Unfortunately, we don’t have much in the way of happy news for our 50th issue – but as always, there is still light at the end of the tunnel. This week, we’ve got lawsuits filed against car insurance companies that may be shorting policyholders on the money they get after totaling their vehicles. Plus, we’ve got the latest on Claire’s beauty products, that massive college admissions bribery scandal, and more.
Look, if you totaled your car, you’re already having a rough enough time – at least the insurance claim could proceed smoothly. But allegations are now surfacing that some car insurance companies are failing to include the cost of sales tax and certain fees when paying out claims for totaled vehicles, leaving drivers without the full amount they need to replace their vehicles. Now, attorneys are looking to see if a class action can be filed to help policyholders get back the difference between what they were paid and what they should have been paid. Read up on the situation here.
Our settlements page is always being updated. Have you checked to see if you're covered by any open settlements? You can also check out the latest settlements as they happen by following us on Twitter.
When I think of asbestos, I tend to imagine an old abandoned building – not makeup. So, I was a little surprised to read that Claire’s Stores, Inc. recalled three of its products (a contour palette, a compact powder, and an eyeshadow kit) after FDA testing reportedly found the possible presence of asbestos. Now, a proposed class action has been filed arguing that the recall wasn’t enough to compensate Claire’s customers for the damage they’ve suffered, which includes the cost of diagnostic testing needed following exposure to the “extremely dangerous” and “potentially lethal” substance. Claire’s apparently hasn’t received any reports of adverse reactions yet, but the lawsuit claims that anyone who used the products is now at an increased risk of harm. Head over to our blog for the rest of the story.
You’ve probably already heard about the massive college admissions scandal and the first proposed class action filed in its wake – but if you haven’t, we’ve got you covered. Two Stanford University students have filed a lawsuit against The Key Worldwide Foundation, William Singer, and a host of top-tier universities over the actions of parents, test administrators, and school employees who gamed the college admissions system so that the children of well-to-do parents could gain admission into highly selective universities over those who truly deserved to attend. In short, parents (who had the money to do so) would pay to have certain information (test results and fake sports profiles) created or altered to ensure that their children could go to the university of their choice, while those who worked for their chance were left out in the cold. For a more detailed look at the case, check out our blog.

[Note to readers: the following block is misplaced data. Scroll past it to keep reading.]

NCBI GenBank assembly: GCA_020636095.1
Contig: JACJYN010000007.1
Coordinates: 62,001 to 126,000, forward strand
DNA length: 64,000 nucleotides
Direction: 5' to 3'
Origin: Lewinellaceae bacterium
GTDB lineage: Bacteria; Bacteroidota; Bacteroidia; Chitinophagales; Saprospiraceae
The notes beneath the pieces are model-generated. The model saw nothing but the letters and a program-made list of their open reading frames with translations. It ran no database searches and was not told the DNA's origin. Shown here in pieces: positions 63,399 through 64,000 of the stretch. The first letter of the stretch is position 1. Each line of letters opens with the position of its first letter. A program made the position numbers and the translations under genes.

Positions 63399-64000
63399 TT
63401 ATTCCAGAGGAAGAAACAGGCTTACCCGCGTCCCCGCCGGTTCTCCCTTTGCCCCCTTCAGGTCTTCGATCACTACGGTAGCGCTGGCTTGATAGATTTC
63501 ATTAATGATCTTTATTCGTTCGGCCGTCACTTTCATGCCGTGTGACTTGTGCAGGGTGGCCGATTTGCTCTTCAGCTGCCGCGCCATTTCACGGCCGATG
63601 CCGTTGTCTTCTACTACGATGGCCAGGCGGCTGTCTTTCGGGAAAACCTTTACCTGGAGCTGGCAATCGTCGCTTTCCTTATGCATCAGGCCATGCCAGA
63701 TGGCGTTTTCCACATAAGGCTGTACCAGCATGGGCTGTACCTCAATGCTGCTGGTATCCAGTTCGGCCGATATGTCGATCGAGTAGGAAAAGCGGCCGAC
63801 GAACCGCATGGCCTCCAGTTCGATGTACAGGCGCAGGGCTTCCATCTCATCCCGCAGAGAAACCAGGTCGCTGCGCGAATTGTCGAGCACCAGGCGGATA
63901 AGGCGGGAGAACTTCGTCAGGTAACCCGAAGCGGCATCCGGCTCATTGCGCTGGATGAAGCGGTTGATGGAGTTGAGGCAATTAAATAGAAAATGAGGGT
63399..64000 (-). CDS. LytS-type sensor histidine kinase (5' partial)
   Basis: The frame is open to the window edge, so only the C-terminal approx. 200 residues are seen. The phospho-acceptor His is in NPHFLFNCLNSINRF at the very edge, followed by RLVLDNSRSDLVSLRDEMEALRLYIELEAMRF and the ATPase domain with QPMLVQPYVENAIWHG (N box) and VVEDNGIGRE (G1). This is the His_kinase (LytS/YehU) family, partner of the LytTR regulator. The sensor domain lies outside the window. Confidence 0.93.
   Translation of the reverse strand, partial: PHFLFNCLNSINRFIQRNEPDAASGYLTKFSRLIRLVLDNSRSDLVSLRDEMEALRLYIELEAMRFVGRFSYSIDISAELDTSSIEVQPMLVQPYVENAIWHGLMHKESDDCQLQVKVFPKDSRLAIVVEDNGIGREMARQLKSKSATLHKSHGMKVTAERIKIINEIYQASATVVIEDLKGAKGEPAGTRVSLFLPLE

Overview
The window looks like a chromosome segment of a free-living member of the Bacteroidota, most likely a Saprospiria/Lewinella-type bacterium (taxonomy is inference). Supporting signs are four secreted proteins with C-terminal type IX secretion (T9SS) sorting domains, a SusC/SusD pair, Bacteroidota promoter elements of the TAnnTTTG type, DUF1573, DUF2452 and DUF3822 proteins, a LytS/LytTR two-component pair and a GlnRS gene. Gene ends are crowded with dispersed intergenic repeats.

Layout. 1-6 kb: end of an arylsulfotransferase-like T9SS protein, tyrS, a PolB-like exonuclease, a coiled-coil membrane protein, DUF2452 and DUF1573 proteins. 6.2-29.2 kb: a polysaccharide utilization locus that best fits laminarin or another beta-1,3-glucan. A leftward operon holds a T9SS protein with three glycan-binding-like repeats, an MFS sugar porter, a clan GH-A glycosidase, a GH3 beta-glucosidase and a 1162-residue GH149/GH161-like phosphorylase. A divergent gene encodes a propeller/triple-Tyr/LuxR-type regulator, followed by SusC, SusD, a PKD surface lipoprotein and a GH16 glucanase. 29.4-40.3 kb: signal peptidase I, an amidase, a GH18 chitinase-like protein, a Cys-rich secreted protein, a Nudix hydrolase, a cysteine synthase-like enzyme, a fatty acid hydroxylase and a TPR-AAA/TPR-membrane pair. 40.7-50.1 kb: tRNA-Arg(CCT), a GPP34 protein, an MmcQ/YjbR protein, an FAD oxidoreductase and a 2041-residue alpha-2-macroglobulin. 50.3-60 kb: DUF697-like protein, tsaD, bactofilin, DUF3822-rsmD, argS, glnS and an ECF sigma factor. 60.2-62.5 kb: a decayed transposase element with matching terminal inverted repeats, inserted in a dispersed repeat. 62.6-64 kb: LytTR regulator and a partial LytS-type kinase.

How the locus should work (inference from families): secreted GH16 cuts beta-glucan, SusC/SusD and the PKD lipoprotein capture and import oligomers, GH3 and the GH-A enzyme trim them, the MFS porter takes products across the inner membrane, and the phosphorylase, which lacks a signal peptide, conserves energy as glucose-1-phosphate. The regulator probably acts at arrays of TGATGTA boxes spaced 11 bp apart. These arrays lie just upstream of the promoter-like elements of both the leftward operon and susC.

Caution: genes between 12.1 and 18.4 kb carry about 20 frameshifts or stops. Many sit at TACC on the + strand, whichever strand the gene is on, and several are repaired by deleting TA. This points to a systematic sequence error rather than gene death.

As a society, we care more and more about our how our food is sourced. In and of itself, it’s a good thing, but some companies are willing to take advantage of our growing concern so they can sell more of a product. According to a recently filed lawsuit, Nellie’s is one of these companies. On a package of Nellie’s eggs, you’ll find things like “Free Range” and “We Love Our Hens,” but the lawsuit claims that this is simply a marketing ploy to persuade the conscientious consumer to buy their eggs instead of “the other guy’s.” The proposed class action claims that, in reality, the chickens are “overworked, crowded, and malnourished” and not “frolicking outside under blue skies” as depicted on the label. You can find the rest of the story here.
~ Forward to a friend ~
Know someone who might be interested in our newsletter? Why not forward this email to them?